Today we’re trying something a bit irregular – we’re taking 10 famous industrial design principles and applying them to business strategy. Because, why not?
The principles were talking about, specifically, are those pioneered by German industrial designer Dieter Rams. If you’ve never heard of him, that’s okay, we’ll cover all the basics you need to know.
We have lots of ground to cover, so let’s jump right in!
Who is Dieter Rams?
Dieter Rams is a German industrial designer. He created designs for consumer products in the past five decades that probably inspired the products that you still use today. Most specifically, he contributed to radios, tape recorders, kitchen appliances, and furniture design.
What’s that got to do with business strategy?
Mr. Rams also contributed something wonderful to the world of design: a simple set of principles that can guide “good design.” These principles, while still relevant in the design world today, also carry significant weight if you think about them in the context of business strategy.
What are the 10 Design Principles?
To Dieter Rams, good design is:
- Makes a product useful
- Is aesthetic
- Makes a product understandable
- Is unobtrusive
- Is honest
- Is long-lasting
- Is thorough down to the last detail
- Is environmentally friendly
- Involves as little design as possible
What is business strategy?
Before we make the connection between the design principles and business strategy, we want to offer you another definition: what is business strategy?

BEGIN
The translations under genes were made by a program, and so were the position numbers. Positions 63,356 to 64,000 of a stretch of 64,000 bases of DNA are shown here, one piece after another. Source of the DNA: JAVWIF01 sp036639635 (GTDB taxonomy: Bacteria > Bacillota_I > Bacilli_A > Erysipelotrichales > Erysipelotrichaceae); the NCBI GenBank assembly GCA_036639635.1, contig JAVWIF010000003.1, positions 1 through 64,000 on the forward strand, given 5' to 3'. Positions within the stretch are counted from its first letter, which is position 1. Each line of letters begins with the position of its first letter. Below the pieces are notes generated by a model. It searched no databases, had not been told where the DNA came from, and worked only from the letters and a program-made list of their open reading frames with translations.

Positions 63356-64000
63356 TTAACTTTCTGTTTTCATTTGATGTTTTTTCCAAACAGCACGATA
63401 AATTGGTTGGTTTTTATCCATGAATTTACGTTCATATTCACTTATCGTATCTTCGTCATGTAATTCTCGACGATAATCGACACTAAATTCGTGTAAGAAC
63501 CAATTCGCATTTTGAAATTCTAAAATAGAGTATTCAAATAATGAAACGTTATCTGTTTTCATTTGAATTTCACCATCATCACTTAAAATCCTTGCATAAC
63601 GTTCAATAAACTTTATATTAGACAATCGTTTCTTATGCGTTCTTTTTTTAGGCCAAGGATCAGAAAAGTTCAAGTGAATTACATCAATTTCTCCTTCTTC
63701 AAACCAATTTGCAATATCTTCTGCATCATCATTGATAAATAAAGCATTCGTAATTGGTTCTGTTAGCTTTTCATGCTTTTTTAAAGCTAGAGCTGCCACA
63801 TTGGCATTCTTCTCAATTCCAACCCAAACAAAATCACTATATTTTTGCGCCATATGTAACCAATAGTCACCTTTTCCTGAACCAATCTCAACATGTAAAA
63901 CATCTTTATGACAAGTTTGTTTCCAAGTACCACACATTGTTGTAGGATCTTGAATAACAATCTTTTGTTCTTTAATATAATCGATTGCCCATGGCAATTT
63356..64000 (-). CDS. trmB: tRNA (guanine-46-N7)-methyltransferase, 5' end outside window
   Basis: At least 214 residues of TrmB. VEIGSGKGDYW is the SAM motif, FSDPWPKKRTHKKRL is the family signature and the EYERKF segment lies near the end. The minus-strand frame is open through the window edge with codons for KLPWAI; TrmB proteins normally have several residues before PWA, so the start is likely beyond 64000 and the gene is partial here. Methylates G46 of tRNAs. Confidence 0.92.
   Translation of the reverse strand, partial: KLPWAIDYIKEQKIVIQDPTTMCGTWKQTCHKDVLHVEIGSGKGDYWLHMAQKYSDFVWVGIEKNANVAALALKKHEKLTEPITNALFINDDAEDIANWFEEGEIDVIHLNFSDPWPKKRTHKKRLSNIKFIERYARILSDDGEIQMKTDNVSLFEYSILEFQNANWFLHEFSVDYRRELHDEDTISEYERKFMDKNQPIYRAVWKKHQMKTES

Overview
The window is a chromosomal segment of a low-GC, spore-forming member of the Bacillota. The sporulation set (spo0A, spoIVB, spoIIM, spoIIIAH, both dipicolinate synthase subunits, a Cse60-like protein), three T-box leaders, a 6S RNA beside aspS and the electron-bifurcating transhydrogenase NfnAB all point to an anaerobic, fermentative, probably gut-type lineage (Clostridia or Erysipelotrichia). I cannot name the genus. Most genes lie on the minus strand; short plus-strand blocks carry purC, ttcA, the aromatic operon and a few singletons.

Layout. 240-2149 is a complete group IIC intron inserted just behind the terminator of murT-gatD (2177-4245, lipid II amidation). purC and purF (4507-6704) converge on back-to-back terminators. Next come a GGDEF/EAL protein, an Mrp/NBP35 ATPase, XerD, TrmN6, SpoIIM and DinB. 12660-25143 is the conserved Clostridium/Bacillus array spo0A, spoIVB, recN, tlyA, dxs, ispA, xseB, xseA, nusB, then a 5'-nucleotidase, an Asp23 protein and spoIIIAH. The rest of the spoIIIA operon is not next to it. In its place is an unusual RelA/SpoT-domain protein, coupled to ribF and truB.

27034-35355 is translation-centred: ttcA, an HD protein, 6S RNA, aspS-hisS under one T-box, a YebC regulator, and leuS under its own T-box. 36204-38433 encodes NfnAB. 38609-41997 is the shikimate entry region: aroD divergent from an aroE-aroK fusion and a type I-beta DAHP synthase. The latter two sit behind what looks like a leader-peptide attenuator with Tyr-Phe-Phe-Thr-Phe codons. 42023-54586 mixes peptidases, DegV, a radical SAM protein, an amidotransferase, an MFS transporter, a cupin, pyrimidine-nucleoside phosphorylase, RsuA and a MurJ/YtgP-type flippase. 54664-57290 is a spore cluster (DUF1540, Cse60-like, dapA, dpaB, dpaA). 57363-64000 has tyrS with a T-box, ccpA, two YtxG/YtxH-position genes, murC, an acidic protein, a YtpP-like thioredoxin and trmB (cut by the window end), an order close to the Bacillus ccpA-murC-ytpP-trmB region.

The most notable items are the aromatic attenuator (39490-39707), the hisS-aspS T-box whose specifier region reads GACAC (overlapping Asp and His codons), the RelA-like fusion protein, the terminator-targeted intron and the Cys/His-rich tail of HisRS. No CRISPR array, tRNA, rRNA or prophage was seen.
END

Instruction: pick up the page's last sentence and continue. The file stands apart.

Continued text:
According to Indeed.com: “A business strategy is the actions and decisions that a company takes to reach its business goals and be competitive in its industry.”
Lovely. Now let’s take that thought and rub in some of Dieter’s design principles into the mix.
Innovation is the act of creating something new or improving practices. Well, that’s similar to what strategy is, at least on paper. A strategy is about something new. It’s a set of guiding principles that shape a company and define its movement through time and space. Strategy therefore can be approximated to being innovative.
To think of the future and guide your business through changing trends and new economic conditions, you need to be innovative – you need a business strategy. As a counterpoint, if your business strategy is determined to repeat the past or recycle old ideas, then you’re doing it wrong.
Strategy is the “why” of your business. While you can get distracted and over-complicate the definitions, strategy is truly as simple as that.
It’s common to over-define and create monstrous guiding principles, (we’re looking at you, the all-encompassing Corporate Strategy document). These can actually detract from your business objectives, rather than reinforce them. That leads to strategy being less useful than it can be.
So, go forth and make useful strategies, rather than abstract or overly-complicated ones. Read over your business strategy document and pull out the value it adds to your employees. If you can’t give a brief elevator-pitch summary after a quick analysis, it’s time to rethink your business strategy.
For user design, being aesthetic means when a product builds a sense of awe and inspiration for the value and simplicity of the object. In the same way, a business strategy should appeal to its audiences.
The audiences for a strategy are the employees, leaders, clients, customers, investors and vendors that make up a huge network of potential admirers for your business. Not an easy task!